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H1N1 swine flu caused the 1918 flu pandemic: the same type (A) and strain (H1N1) behind the current crisis, but a different branch or "clade." Classical H1N1 viruses were "virtually the exclusive cause" of swine flu in the U.S. and Canada from 1930 (when they were first isolated) to 1998. Then things changed.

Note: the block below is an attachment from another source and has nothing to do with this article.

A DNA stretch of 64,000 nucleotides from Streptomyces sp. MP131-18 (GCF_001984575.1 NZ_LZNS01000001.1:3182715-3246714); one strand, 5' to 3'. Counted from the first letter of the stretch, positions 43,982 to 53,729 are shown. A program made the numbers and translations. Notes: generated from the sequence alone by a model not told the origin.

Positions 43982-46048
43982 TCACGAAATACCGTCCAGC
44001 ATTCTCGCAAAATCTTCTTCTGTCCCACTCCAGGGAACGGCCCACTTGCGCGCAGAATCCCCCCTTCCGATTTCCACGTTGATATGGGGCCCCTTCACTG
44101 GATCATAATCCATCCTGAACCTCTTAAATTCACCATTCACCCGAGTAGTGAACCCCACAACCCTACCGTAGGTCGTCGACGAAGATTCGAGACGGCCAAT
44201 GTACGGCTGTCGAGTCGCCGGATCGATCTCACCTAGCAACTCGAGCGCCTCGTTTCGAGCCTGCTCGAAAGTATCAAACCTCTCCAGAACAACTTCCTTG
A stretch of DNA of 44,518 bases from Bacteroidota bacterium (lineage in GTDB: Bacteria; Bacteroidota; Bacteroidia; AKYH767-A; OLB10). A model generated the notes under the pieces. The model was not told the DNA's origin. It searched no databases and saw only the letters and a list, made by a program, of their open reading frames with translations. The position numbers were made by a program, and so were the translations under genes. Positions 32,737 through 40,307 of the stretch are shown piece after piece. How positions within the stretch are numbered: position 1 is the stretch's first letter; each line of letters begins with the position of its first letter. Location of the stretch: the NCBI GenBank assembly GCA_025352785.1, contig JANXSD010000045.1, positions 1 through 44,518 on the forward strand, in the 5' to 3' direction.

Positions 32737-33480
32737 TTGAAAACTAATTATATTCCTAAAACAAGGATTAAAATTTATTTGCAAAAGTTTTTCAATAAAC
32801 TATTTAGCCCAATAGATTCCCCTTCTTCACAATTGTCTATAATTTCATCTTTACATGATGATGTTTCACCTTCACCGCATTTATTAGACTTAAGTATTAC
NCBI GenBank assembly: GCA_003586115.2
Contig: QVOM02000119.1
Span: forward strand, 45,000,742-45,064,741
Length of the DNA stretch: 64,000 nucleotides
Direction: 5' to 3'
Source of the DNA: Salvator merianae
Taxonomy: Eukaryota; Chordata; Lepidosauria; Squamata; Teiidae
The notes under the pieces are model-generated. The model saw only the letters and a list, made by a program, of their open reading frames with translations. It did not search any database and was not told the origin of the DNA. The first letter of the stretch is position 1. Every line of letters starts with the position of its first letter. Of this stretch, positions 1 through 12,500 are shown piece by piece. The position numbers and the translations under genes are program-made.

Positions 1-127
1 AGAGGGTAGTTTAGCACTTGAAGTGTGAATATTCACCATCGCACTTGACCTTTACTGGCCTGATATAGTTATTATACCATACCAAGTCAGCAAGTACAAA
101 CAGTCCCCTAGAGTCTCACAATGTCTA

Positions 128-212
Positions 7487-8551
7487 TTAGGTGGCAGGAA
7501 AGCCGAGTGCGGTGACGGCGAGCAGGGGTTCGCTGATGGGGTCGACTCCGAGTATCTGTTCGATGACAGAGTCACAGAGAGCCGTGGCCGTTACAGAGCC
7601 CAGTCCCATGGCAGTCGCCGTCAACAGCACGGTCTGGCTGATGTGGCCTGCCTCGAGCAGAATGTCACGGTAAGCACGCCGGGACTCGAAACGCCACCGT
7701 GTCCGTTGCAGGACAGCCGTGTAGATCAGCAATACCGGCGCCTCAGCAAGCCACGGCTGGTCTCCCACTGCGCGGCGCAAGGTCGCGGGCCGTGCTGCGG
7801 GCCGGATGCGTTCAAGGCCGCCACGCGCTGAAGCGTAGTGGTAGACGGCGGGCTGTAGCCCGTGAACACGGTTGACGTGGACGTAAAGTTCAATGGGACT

A new H5N1 bird flu mutation with a 91% fatality rate in humans appeared this month: between March 1 and March 24 of 2006, the WHO reported 12 new H5N1 cases with 11 deaths. By comparison, H5N1’s fatality rate was 50% in 2004 and 2005 with a total of 131 new cases and 66 deaths. The new virulently fatal Asian H5N1 mutation creates a second genetic track for H5N1 to spread easily from human-to-human. It is spreading through Asia, Europe and Africa and is expected to enter North America with migratory birds, if not on consumer goods or with travellers. The mainstream media is focusing on studies that show humans are resistant to airborne H5N1. Few acknowledge that the H5N1 virus is shed in bodily fluids and spreads mainly via wastewater into waterways, and on physical contact. The virus can live for months on cold surfaces and up to 200 days in water; it infects fish, and animals that drink contaminated water. Unlike most flus, H5N1 can enter the human body through the gut as well as the respiratory system - via contaminated water and infected meat.